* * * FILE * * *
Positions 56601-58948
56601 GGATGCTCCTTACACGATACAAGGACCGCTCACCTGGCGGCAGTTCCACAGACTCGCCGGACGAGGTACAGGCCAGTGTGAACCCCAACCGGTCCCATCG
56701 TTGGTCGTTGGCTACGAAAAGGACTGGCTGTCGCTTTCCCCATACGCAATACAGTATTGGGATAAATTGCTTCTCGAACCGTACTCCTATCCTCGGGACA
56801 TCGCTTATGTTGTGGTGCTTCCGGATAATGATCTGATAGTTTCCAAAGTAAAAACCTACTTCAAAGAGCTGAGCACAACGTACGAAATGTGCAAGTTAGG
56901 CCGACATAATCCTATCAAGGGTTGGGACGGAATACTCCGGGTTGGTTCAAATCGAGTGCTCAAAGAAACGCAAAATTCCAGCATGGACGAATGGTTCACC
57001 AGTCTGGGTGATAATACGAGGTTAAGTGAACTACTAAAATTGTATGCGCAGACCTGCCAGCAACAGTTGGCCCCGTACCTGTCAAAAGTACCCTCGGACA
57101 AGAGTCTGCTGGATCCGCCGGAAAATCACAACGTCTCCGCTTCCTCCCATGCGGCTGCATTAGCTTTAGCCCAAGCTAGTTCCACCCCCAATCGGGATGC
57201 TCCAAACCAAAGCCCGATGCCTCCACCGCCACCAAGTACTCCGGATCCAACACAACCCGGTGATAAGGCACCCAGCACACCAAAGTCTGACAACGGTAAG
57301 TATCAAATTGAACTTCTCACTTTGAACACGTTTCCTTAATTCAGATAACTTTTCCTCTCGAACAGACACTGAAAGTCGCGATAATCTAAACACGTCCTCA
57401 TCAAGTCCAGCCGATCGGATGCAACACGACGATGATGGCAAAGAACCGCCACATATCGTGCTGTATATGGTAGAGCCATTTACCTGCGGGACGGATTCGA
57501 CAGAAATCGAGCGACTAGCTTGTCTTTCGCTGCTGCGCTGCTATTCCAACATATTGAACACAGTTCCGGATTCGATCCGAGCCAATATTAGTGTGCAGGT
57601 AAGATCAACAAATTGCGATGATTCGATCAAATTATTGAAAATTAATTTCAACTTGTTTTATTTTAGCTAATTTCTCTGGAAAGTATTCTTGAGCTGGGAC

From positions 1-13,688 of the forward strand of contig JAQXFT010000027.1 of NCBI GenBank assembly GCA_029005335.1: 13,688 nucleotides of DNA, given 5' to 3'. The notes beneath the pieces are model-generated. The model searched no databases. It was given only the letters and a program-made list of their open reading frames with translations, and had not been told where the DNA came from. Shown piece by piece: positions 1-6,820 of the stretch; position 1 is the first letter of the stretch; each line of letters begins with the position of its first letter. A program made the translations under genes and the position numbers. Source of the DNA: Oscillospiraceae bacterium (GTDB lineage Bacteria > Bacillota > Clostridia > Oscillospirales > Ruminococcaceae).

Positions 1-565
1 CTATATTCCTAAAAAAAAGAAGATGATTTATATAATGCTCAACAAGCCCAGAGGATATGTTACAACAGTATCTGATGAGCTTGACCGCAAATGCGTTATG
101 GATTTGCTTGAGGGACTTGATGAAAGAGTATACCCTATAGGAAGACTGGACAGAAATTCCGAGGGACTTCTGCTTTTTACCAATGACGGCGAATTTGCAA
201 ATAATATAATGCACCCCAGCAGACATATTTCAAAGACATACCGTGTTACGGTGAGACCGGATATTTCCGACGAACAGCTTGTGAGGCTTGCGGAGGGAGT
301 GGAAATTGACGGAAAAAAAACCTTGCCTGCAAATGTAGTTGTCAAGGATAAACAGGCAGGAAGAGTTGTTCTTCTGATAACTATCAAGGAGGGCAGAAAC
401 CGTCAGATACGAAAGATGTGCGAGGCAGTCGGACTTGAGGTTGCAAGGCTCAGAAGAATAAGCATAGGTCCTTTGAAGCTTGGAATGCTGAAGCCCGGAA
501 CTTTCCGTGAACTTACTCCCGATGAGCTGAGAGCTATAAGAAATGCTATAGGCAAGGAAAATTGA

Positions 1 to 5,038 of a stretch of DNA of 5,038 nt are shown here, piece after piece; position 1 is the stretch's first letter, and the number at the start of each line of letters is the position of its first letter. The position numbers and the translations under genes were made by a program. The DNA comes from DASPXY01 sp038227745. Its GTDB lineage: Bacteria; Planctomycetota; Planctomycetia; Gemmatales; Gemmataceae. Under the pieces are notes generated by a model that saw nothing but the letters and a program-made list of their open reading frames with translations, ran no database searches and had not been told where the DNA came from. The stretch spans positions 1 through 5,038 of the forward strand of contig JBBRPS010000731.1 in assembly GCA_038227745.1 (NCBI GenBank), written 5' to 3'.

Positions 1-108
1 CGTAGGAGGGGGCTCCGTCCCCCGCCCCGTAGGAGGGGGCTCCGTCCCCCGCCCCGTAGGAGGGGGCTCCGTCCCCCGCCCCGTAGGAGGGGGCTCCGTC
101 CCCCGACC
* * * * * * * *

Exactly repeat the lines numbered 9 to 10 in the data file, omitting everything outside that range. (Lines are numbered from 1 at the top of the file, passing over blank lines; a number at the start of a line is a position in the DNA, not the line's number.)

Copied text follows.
57301 TATCAAATTGAACTTCTCACTTTGAACACGTTTCCTTAATTCAGATAACTTTTCCTCTCGAACAGACACTGAAAGTCGCGATAATCTAAACACGTCCTCA
57401 TCAAGTCCAGCCGATCGGATGCAACACGACGATGATGGCAAAGAACCGCCACATATCGTGCTGTATATGGTAGAGCCATTTACCTGCGGGACGGATTCGA